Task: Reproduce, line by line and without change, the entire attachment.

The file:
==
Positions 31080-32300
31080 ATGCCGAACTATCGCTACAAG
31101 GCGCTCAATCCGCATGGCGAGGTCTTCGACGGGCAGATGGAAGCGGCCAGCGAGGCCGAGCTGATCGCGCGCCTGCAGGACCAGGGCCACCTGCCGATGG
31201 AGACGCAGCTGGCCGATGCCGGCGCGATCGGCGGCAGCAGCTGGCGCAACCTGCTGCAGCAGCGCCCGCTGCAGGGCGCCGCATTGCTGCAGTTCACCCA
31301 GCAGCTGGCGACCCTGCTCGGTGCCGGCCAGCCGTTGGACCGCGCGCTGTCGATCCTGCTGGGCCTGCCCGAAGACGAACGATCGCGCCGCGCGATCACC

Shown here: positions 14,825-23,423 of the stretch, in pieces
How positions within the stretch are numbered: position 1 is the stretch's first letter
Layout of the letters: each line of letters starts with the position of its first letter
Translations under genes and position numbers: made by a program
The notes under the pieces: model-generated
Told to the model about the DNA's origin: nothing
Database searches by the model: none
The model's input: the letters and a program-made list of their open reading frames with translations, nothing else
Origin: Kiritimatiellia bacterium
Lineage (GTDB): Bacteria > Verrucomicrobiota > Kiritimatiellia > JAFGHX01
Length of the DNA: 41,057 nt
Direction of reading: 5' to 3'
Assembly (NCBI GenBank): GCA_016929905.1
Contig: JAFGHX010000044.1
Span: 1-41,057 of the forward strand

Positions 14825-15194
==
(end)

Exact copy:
Positions 31080-32300
31080 ATGCCGAACTATCGCTACAAG
31101 GCGCTCAATCCGCATGGCGAGGTCTTCGACGGGCAGATGGAAGCGGCCAGCGAGGCCGAGCTGATCGCGCGCCTGCAGGACCAGGGCCACCTGCCGATGG
31201 AGACGCAGCTGGCCGATGCCGGCGCGATCGGCGGCAGCAGCTGGCGCAACCTGCTGCAGCAGCGCCCGCTGCAGGGCGCCGCATTGCTGCAGTTCACCCA
31301 GCAGCTGGCGACCCTGCTCGGTGCCGGCCAGCCGTTGGACCGCGCGCTGTCGATCCTGCTGGGCCTGCCCGAAGACGAACGATCGCGCCGCGCGATCACC

Shown here: positions 14,825-23,423 of the stretch, in pieces
How positions within the stretch are numbered: position 1 is the stretch's first letter
Layout of the letters: each line of letters starts with the position of its first letter
Translations under genes and position numbers: made by a program
The notes under the pieces: model-generated
Told to the model about the DNA's origin: nothing
Database searches by the model: none
The model's input: the letters and a program-made list of their open reading frames with translations, nothing else
Origin: Kiritimatiellia bacterium
Lineage (GTDB): Bacteria > Verrucomicrobiota > Kiritimatiellia > JAFGHX01
Length of the DNA: 41,057 nt
Direction of reading: 5' to 3'
Assembly (NCBI GenBank): GCA_016929905.1
Contig: JAFGHX010000044.1
Span: 1-41,057 of the forward strand

Positions 14825-15194